The Ontario Superior Court of Justice recently highlighted the importance of the summary nature of construction lien proceedings, and confirmed that delay can constitute a “proper ground” for dismissal of an action under section 47 of the Construction Lien Act (“CLA”).
- When commencing a lien action, contractors should take advantage of the provisions allowing them to join construction lien claims and breach of contract claims (under sections 55(1) of the CLA and 3(2) of the Construction Act) by pleading breach of contract, or at a minimum, the material facts needed to ground such a claim. Doing so will preserve the contractor’s right to recover from the owner should the court dismiss the contractor’s lien claim.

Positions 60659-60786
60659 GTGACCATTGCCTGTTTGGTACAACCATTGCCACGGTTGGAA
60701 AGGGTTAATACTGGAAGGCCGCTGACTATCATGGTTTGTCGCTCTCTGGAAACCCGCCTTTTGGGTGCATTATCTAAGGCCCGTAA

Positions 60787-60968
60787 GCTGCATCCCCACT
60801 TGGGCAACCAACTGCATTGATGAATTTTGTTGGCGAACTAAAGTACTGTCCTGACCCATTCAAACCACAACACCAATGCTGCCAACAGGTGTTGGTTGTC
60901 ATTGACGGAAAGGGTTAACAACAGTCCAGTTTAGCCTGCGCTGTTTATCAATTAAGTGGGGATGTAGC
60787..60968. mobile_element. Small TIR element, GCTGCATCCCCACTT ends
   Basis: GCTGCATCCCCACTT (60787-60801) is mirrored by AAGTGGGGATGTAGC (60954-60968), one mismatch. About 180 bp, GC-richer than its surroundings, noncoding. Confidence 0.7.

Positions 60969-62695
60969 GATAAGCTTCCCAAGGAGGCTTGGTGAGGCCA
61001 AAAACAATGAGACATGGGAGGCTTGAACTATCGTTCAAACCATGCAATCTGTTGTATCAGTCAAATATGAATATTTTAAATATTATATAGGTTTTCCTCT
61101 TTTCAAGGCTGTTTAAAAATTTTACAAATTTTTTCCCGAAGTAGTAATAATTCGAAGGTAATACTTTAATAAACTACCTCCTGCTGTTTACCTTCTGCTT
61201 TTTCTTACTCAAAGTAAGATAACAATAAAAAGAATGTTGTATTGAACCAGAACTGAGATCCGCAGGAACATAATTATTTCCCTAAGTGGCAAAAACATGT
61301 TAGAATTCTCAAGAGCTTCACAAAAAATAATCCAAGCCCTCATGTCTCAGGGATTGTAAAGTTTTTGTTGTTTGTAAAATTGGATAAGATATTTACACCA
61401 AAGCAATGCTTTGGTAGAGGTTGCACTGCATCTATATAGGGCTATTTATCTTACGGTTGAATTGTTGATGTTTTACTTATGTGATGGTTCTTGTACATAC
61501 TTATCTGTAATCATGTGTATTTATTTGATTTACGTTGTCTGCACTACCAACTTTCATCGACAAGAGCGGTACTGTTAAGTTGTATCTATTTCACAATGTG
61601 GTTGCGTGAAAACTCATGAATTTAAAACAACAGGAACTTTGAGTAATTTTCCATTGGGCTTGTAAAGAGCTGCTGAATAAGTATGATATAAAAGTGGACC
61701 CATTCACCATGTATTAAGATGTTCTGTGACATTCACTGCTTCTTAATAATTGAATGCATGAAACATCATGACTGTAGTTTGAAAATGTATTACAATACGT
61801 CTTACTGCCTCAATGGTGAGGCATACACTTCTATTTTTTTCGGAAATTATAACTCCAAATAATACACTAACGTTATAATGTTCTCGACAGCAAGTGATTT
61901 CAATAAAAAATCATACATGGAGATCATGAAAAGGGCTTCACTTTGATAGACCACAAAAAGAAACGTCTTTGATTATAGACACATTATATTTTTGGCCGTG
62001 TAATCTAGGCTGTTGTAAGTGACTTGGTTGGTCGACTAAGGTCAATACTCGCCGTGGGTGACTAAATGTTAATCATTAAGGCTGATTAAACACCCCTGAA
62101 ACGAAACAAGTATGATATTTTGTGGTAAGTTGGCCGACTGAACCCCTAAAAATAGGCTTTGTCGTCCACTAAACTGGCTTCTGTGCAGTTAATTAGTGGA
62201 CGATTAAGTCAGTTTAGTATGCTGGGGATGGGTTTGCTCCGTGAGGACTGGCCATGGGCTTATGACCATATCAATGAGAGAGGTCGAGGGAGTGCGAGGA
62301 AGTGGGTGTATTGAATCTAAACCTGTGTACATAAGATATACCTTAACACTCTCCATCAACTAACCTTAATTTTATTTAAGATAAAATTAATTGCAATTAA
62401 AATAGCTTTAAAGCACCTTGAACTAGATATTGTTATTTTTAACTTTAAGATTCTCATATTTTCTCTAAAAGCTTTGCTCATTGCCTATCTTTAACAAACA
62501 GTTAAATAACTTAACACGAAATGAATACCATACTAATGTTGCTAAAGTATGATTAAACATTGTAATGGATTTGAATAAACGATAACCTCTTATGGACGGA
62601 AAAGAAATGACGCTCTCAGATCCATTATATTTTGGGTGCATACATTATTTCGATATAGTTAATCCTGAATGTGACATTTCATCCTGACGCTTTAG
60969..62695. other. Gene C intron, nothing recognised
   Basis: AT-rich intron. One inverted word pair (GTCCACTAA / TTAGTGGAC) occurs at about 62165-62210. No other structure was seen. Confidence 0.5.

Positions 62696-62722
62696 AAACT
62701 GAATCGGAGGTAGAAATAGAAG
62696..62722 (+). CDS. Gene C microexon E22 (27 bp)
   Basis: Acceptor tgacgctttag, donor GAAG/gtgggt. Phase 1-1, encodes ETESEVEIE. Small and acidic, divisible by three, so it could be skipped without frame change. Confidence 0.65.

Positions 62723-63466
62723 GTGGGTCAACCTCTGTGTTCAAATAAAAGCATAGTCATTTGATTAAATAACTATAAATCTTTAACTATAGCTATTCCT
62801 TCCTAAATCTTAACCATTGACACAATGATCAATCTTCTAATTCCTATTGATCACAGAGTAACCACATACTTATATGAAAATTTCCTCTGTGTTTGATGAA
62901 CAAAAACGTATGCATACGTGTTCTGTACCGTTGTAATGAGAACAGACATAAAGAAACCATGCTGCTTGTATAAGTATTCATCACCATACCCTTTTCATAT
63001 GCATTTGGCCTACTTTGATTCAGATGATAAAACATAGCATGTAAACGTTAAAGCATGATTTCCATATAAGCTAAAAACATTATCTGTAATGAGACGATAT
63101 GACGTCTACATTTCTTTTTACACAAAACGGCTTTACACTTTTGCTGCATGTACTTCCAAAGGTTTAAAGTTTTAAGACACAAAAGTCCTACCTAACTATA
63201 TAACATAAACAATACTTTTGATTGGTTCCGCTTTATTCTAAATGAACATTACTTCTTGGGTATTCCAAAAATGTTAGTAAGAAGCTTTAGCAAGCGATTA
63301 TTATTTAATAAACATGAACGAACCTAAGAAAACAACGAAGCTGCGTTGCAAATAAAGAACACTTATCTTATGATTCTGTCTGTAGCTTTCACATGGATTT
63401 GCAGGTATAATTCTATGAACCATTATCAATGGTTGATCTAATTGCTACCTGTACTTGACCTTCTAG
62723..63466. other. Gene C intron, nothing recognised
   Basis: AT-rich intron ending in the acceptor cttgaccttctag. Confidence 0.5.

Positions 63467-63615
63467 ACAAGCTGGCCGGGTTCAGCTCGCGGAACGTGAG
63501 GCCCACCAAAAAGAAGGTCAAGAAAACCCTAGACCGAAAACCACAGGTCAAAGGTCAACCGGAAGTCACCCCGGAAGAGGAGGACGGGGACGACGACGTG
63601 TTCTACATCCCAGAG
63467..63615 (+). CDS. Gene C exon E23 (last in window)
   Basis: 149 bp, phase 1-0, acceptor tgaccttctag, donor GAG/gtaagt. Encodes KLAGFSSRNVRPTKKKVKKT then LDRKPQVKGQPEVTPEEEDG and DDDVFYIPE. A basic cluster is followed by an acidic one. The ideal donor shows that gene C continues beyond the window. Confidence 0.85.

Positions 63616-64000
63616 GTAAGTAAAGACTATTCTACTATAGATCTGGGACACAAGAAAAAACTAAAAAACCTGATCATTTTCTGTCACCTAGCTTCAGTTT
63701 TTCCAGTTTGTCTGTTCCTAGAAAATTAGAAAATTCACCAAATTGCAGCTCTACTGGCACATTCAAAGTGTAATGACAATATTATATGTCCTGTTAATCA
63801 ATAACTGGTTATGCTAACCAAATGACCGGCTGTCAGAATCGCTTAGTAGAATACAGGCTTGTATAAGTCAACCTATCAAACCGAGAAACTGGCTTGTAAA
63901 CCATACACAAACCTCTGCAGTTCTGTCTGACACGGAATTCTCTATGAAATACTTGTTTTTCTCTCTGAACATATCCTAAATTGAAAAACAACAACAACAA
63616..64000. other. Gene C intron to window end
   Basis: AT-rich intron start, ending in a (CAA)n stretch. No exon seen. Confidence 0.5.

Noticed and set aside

- The provisions of the CLA will apply to motions brought in a construction lien action, even if the court has dismissed the lien claim and all that remains is a breach of contract claim. The Rules of Civil Procedure may inform the analysis, but the provisions of the CLA will guide the court in making any rulings on such motions.
- Contractors must act diligently in pursuing construction lien claims. Although inaction on the part of a contractor will not automatically give rise to an order dismissing the action, in some cases, delay will constitute a “proper ground” for dismissal under section 47 of the CLA. When asked to dismiss a construction lien action on the basis of delay, the court will engage in a contextual analysis to determine whether the delay in question amounts to a “proper ground” for dismissal.